•The storm is not forecast to intensify to a tropical storm until it is likely moving away from the coast.
•Should the forecast hold, impacts across the entire area will be minimal to none.
•Tropical storm warnings will continue for a while longer to be sure
the system does not show signs of strengthening before pulling away
from the coast.
The Weather Service says rainfall forecasts have dropped significantly, though there is
still a chance of a spot or two receiving up to 1 inch of rain in a
short amount of time overnight. The threat of minor flooding of low
lying, poor drainage areas has also decreased significantly.
impacts are forecast to be minimal. Winds are expected to remain below
tropical storm force, and the strongest winds will be offshore.
Little to no impacts are expected from coastal flooding, though water
rises on the Pamlico Sound could be a half foot above normal because of
the persistent north winds, and there might be minor oceanside erosion.
If Tropical Depression 8 does become a named system later tonight or
Wednesday as it pulls away from the Outer Banks, we still don't know
what it will be named -- Hermine and Ian are the next two up on the
Tropical Depression 9 is lingering and disorganized west of Key West,
Fla., in the Gulf of Mexico and is also expected to become a named
storm overnight or tomorrow -- and a much stronger one than TD 8.
TD 9 is forecast to move north and then northeast across northern
Florida and into the Atlantic waters in the next few days. The
storm is then forecast to move northeast along the southeast coast and
be off the Outer Banks as a tropical storm late Friday into early
Saturday. It could be close enough that the Outer Banks could see
some impacts -- at the very least high seas and rip currents and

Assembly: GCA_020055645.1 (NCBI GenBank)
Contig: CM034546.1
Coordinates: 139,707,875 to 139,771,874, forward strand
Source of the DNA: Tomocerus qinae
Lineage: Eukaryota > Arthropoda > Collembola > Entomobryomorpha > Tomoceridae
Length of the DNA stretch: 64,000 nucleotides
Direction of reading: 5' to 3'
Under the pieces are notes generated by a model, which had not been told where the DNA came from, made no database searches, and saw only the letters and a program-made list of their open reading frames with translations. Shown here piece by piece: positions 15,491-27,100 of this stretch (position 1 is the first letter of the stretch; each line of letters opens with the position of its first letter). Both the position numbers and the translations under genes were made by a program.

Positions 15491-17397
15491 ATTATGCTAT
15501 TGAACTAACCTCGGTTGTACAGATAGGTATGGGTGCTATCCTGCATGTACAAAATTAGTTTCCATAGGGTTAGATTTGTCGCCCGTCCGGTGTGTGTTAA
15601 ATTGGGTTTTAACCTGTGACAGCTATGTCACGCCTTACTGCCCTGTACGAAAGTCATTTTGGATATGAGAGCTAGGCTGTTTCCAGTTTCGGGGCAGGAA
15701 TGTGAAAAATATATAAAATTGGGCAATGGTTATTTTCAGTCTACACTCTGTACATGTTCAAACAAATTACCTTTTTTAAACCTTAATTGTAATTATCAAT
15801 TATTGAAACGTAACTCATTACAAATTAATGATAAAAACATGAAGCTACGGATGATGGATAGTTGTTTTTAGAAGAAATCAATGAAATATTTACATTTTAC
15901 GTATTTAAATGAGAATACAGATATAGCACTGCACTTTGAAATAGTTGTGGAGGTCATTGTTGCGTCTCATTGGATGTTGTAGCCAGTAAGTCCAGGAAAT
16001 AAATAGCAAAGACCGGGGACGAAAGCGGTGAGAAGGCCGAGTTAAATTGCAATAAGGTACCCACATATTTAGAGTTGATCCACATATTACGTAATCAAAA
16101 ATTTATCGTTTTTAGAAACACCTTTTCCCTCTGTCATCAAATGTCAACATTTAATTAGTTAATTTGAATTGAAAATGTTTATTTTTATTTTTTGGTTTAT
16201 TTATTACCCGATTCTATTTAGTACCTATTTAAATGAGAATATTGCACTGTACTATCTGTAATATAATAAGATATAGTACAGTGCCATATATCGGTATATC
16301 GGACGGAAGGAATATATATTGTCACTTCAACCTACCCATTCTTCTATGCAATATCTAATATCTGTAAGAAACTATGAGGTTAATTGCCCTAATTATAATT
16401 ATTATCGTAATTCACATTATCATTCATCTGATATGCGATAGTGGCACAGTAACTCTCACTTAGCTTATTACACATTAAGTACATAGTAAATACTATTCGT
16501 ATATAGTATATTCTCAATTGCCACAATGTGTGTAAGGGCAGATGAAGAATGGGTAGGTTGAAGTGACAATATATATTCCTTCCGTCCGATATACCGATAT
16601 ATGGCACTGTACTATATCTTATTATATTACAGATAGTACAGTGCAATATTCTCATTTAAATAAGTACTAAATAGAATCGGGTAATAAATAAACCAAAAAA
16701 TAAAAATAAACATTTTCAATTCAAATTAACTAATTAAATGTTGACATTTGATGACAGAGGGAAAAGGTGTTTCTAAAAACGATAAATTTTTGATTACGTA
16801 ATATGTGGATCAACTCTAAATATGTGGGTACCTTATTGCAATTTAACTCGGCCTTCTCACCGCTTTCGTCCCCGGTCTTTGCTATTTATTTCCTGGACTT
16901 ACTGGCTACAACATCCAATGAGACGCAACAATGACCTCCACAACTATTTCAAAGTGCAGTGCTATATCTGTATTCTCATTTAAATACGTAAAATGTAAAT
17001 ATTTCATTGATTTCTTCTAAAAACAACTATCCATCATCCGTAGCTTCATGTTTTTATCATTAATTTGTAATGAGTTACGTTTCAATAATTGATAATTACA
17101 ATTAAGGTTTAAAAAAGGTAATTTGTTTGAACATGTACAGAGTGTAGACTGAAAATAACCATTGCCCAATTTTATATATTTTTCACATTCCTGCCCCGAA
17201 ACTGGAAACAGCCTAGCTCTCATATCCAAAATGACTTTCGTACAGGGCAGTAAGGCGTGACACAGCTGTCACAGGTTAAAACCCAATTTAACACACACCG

perhaps more if the storm moves closer to the coast.
The local NWS office says a cold front will cross the Outer Banks on
Thursday into Thursday night with a 50 percent chance of showers.
However, forecasters say there is significant uncertainty for the Outer
Banks on Friday through Saturday as Tropical Depression 9 is expected
to lift northeast out of the Gulf of Mexico along the frontal boundary
off the North Carolina coast as a tropical storm.
Guidance has trended toward taking this system much closer to the coast, which will increase the impacts across the region
"However," forecasters say, "there is still a lot of uncertainty in the
timing, track and strength of this system, so it is still too early to
know what the impacts from wind, storm surge and rainfall may be."
With a leftward shift in the track late today, local forecasters have
increased winds and precipitation chances Friday and Saturday,
but if a track closer the coast persists these "will have to be
increased further, perhaps significantly."
"Either way, expect increased surf with a high rip current risk to continue along the beaches."
To keep up with the latest local forecast, go to www.weather.gov/mhx/.
Click here for the latest local NWS briefing on Tropical Depression 8.
Tropical storm watch upgraded to warning for Hatteras, Ocracoke
Tropical storm watch hoisted for Hatteras, Ocracoke
Tropical depression forms between Bermuda, Outer Banks